SUCAP (Panama and Central American Supermarkets) SUCAP groups 16 different supermarket
chains that combined add up 281 stores in the region whose annual sales reach US$2.2 billion.
SUCAP plans to buy bulk all those product that the companies have in common as a way to get
better prices and benefit the consumer. The members of SUCAP are:
Panama: El Rey, El Machetazo, Super 99; Guatemala: Unisuper/La Torre; Costa Rica:
Perimercados, Automercados; Nicaragua: La Colonia; Honduras: La Colonia; and El Salvador:
Wal-Mart Central America, is the largest retailer in the region with more of 450 stores. In El
Salvador there are 81 stores in three different formats: Despensa de Don Juan, Despensa
Familiar and Hiper Paiz. In September 2005, Wal-Mart Stores Inc, acquired 33.3 percent
interests in Central American Retail Holding Company (CARHCO) from the Dutch retailer Royal
Ahold NV. In March 2006, Wal-Mart increased its interests to 51 percent, CARHCO was changed
to Wal-Mart Central America.
Supermercados Europa, the smallest supermarket chain is also designing strategies to compete
with the retail giants. They procure most of their products directly from suppliers in the U.S. and
South America to avoid local importers, assuring lower prices and gaining a competitive edge
over large supermarkets. They have 5 stores and are planning to open 2 more stores in 2012.
PriceSmart El Salvador, S. A. de C. V. , Is based in San Diego, California and has two sites in El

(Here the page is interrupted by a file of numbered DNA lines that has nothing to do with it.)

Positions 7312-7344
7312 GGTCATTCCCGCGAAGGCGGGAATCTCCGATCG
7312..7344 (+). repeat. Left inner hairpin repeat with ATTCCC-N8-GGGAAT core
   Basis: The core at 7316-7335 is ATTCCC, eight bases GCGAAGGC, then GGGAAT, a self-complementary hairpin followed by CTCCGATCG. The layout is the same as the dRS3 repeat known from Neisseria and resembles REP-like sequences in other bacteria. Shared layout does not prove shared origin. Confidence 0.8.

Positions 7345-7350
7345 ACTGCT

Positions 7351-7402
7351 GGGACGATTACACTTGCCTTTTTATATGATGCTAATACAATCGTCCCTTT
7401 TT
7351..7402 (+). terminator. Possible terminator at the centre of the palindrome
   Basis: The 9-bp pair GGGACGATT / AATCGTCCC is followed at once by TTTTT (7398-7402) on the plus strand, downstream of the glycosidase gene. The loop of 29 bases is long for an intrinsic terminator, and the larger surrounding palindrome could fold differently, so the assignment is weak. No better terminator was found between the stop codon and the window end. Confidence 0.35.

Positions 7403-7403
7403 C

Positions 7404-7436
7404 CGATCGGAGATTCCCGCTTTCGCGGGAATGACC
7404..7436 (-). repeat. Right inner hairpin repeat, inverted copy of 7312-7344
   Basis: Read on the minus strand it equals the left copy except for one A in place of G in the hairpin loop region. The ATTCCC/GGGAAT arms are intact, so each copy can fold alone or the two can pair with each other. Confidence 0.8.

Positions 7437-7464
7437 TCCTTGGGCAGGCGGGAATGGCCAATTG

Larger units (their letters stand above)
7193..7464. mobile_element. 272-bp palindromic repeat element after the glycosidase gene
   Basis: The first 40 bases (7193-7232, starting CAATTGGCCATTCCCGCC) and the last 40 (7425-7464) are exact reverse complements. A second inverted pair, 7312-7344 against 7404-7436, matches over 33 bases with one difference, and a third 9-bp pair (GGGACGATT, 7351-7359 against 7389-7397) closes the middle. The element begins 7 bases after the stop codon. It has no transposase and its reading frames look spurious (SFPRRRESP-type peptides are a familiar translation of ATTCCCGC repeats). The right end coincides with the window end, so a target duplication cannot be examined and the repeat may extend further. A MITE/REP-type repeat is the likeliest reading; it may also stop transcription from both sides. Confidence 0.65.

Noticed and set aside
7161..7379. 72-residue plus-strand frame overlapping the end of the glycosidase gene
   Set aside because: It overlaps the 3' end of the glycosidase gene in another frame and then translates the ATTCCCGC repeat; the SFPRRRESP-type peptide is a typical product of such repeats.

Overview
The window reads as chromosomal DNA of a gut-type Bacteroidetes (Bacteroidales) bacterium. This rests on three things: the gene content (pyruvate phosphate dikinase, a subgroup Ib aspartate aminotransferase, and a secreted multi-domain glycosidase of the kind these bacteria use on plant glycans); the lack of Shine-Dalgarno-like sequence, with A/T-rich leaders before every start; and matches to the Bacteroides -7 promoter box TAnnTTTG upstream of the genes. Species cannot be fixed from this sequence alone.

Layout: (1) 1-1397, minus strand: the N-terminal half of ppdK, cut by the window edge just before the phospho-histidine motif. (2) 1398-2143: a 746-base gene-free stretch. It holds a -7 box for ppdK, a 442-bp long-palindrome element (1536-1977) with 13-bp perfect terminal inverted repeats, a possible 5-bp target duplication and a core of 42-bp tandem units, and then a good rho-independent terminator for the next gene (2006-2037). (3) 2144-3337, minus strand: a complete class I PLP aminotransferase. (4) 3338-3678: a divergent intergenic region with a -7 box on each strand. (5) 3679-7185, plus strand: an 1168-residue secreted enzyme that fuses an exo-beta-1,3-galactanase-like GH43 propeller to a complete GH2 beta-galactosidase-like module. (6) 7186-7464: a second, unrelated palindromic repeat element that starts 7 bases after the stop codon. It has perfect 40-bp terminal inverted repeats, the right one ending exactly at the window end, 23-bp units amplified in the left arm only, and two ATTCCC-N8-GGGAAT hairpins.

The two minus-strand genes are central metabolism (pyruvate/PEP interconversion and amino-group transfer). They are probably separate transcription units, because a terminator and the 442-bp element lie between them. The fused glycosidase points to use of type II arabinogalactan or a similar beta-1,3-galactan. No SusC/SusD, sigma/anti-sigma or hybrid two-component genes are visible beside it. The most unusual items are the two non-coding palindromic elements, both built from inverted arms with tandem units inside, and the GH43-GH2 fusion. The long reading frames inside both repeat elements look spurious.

Salvador - both of which are located in the capital city of San Salvador. Similar to membership
warehouse clubs in the United States, it carries a mixture of groceries, apparel, electronics,
household goods, and automotive parts. PriceSmart's first chosen location (1999) was in the
upscale Santa Elena area, and it initially focused on two market segments: the growing upper
middle class seeking imported goods, and restaurants looking for a source of premium
ingredients/products alongside known staples and local brands. As PriceSmart's presence
became stronger, its offerings appealed to the larger middle class and the second store opened
in the Tutunichapa area. Just a few blocks away from the popular Metrocentro shopping mall, it
was more accessible than the Santa Elena location and it made American imports available to
consumers that were familiar with them via firsthand migration or by proxy through family
members in the United States.
Owner Group and Club Outlets Current New
Calleja, S.A. Selectos 69 5
De Todo 1/ 2 0
Selectos Market 2/ 13 4
Wal-Mart Stores Hiper Paiz 2 0
Despensa de Don Juan 32 0
Despensa Familiar 1/ 47 2
Saca Group Hiper Europa 1 0
Supermercados Europa 4 2
Joint Venture Price Smart 2 0
TOTAL 172 13
1/ Smaller popular area stores
2/located in gas station store
A. HRI Food Service
The GOES views foreign investment as crucial for economic growth and development and has
taken numerous steps in recent years to improve the investment climate. U.S. food franchises
have increased their presence in El Salvador rapidly during the last eight years, including
McDonalds, Burger King, Wendy’s, Pizza Hut, Kentucky Fried Chicken, Bennigan’s, Tony Roma’s,
Chili’s, Asia Grill, China Wok, T.G.I. Fridays, and Starbucks (opened in November 2010). Grupo